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Extreme Binary Stars: the fast, the hot, and the downright strange

Students Rick McWhirter and Dan Van Noord
Professor Larry Molnar and Professor Steve Steenwyk, Calvin College
Tuesday, October 9, SB110

While it is more common than not that stars are found in double or multiple systems, the presence of companions doesn’t generally change the stages of a star’s life cycle from that of isolated stars. In extreme cases, however, the most fundamental aspects of a star (size, mass, temperature, and composition) can be determined by its interaction with a companion. And while understanding the stages of isolated stars was one of the great scientific successes of the 20th century, many of the central secrets to binary star evolution have yet to be unraveled.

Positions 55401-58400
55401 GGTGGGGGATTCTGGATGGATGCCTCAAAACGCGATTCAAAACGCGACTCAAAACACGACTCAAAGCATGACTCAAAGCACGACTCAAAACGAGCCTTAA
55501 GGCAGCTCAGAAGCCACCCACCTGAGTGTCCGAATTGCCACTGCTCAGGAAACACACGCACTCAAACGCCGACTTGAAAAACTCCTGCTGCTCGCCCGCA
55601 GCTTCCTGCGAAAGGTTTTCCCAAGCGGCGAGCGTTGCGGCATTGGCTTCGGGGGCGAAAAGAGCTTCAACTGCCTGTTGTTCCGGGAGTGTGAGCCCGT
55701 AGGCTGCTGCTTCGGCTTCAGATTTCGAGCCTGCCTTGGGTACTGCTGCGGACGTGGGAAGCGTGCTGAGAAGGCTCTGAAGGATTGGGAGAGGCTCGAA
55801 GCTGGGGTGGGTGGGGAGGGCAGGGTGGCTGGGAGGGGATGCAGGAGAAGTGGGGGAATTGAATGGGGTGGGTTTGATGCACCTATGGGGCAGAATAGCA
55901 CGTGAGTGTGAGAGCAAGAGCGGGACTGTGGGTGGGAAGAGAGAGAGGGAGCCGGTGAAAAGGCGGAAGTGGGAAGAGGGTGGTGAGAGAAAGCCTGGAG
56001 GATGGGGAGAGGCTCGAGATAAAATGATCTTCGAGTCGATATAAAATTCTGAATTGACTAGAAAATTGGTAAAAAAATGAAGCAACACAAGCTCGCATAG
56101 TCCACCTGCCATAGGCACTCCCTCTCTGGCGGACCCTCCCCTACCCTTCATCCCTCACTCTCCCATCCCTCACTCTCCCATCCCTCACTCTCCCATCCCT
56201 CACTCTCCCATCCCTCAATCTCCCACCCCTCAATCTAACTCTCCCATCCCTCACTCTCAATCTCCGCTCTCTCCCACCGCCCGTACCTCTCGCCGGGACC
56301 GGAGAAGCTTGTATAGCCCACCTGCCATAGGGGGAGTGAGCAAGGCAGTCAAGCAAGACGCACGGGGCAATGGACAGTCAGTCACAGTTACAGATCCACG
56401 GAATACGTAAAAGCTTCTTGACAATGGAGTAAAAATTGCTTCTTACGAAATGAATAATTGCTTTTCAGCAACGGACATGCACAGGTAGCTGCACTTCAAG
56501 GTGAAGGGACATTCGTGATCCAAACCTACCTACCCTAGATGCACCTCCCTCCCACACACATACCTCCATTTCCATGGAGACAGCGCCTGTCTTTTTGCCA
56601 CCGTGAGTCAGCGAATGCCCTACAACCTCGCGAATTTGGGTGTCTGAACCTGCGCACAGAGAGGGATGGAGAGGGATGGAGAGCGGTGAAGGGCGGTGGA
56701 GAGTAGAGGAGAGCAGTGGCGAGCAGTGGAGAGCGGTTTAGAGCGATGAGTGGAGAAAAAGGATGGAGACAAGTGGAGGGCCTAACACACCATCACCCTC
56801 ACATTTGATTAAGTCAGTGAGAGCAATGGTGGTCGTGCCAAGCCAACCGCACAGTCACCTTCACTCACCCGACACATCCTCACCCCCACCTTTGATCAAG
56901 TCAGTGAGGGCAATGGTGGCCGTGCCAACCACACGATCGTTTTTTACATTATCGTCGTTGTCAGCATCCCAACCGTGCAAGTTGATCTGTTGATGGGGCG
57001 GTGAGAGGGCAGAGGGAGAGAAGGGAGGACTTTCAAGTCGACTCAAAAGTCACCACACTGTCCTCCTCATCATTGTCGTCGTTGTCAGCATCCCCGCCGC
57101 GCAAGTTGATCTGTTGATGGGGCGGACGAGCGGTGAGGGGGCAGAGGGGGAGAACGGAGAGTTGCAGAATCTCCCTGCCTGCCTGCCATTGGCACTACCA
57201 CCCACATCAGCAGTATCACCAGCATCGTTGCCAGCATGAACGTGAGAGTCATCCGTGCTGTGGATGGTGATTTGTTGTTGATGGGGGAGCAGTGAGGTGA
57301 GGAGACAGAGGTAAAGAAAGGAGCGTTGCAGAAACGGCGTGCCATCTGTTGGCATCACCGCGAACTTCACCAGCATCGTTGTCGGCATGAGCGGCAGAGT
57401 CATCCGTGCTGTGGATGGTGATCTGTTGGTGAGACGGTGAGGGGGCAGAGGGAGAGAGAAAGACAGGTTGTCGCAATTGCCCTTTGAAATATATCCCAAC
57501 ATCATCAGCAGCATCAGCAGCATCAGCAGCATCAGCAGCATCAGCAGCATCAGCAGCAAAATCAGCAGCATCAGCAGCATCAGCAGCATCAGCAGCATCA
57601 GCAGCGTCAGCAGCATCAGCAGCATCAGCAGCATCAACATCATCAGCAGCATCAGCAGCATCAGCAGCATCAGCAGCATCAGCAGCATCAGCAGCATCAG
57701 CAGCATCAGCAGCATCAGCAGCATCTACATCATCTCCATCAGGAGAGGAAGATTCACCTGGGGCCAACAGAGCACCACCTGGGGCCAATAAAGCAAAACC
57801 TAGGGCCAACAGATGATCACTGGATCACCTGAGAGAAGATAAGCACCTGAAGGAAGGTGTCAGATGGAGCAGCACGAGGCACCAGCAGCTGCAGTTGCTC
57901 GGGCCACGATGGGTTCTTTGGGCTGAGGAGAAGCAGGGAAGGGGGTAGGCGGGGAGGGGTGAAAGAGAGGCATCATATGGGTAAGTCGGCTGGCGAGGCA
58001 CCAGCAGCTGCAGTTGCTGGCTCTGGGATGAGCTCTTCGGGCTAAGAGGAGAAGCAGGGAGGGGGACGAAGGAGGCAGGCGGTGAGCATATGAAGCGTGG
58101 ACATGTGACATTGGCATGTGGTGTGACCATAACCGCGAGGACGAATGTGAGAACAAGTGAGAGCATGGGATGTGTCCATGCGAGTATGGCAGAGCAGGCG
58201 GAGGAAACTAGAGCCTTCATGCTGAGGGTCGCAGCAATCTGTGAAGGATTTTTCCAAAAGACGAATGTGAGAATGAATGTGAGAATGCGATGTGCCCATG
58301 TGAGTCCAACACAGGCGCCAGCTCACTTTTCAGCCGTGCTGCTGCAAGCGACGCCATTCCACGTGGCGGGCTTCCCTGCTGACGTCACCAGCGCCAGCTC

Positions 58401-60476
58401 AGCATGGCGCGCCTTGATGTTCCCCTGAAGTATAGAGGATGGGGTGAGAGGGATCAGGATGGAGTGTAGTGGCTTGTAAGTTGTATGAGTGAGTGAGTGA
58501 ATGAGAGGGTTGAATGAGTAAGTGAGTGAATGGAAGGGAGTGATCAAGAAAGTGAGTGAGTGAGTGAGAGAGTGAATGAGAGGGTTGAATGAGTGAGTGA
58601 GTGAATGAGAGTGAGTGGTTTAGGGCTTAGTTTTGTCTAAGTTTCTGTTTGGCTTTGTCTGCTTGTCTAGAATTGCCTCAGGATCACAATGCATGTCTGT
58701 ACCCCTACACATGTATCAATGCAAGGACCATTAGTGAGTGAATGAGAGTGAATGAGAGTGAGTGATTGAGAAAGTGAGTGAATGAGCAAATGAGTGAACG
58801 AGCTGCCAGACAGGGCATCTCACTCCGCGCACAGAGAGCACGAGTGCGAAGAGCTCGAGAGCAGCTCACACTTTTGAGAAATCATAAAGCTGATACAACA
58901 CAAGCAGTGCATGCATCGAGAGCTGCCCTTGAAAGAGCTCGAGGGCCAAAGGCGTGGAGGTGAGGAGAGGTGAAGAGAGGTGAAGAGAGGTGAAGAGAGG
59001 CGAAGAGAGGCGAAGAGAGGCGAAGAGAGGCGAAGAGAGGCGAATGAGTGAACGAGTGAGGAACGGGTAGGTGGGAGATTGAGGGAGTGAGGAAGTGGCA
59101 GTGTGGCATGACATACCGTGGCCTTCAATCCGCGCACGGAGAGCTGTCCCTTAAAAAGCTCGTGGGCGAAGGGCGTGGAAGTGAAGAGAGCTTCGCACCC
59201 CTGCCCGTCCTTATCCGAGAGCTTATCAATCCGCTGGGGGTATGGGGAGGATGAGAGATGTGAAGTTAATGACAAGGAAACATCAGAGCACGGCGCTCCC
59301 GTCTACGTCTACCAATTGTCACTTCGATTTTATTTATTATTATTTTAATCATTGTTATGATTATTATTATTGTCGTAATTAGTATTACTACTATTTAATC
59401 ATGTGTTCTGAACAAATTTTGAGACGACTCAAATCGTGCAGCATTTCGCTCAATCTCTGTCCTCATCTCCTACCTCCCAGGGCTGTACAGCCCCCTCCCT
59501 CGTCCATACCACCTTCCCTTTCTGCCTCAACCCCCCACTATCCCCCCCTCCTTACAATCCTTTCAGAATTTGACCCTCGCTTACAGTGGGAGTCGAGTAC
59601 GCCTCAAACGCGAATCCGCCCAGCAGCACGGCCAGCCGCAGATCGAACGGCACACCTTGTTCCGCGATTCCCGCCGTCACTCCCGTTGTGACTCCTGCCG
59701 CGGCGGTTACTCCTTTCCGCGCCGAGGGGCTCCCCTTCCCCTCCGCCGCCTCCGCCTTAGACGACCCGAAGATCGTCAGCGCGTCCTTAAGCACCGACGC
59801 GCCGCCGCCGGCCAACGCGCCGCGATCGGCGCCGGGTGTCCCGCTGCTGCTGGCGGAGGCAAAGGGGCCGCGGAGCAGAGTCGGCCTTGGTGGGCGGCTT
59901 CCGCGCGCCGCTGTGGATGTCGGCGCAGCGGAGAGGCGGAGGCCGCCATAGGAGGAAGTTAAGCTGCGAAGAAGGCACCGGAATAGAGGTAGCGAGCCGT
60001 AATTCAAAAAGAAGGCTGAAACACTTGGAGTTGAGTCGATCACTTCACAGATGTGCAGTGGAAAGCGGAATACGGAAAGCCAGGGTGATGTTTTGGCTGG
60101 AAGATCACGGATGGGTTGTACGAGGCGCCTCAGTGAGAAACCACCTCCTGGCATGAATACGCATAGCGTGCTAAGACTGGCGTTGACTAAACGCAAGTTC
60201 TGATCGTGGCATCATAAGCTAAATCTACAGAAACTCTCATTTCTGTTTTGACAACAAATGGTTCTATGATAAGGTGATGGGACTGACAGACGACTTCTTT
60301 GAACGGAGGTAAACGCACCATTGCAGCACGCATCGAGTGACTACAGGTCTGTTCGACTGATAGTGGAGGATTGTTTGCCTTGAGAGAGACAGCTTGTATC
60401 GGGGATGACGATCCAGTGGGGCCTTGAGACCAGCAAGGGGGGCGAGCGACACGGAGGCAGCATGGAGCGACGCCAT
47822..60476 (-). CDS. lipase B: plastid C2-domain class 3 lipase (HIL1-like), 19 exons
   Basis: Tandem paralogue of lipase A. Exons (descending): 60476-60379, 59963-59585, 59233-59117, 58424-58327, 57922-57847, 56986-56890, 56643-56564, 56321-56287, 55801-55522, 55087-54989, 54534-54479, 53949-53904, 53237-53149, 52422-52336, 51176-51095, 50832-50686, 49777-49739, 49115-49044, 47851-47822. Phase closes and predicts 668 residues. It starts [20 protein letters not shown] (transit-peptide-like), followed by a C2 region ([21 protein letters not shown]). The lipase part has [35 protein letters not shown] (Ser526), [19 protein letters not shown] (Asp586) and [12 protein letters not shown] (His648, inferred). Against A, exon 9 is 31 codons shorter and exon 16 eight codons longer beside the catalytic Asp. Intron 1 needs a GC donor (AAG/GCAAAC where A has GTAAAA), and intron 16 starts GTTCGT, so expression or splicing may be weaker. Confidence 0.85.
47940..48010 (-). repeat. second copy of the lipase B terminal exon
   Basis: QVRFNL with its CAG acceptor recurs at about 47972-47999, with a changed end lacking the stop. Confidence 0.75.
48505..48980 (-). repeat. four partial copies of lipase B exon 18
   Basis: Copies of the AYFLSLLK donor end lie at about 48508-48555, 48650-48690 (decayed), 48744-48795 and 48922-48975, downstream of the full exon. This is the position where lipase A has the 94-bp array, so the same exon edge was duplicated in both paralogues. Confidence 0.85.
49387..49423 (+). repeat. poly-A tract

In this presentation we will report on studies made with the Calvin Observatory of several extreme examples of extreme binary stars. Contact binaries are stars that orbit each other so closely they share a common envelope. We will discuss the contact binaries with the fastest orbits and with the most time variable orbits. Subdwarf B stars are incredibly hot, compact helium stars that appear to result from ripping the outer layers off of a normal older star. We will discuss the subdwarf B star orbiting most closely to a normal stellar companion. These examples push the limit of the range of what is considered possible. We hope, therefore, that their study will give insight into how such systems form and interact.




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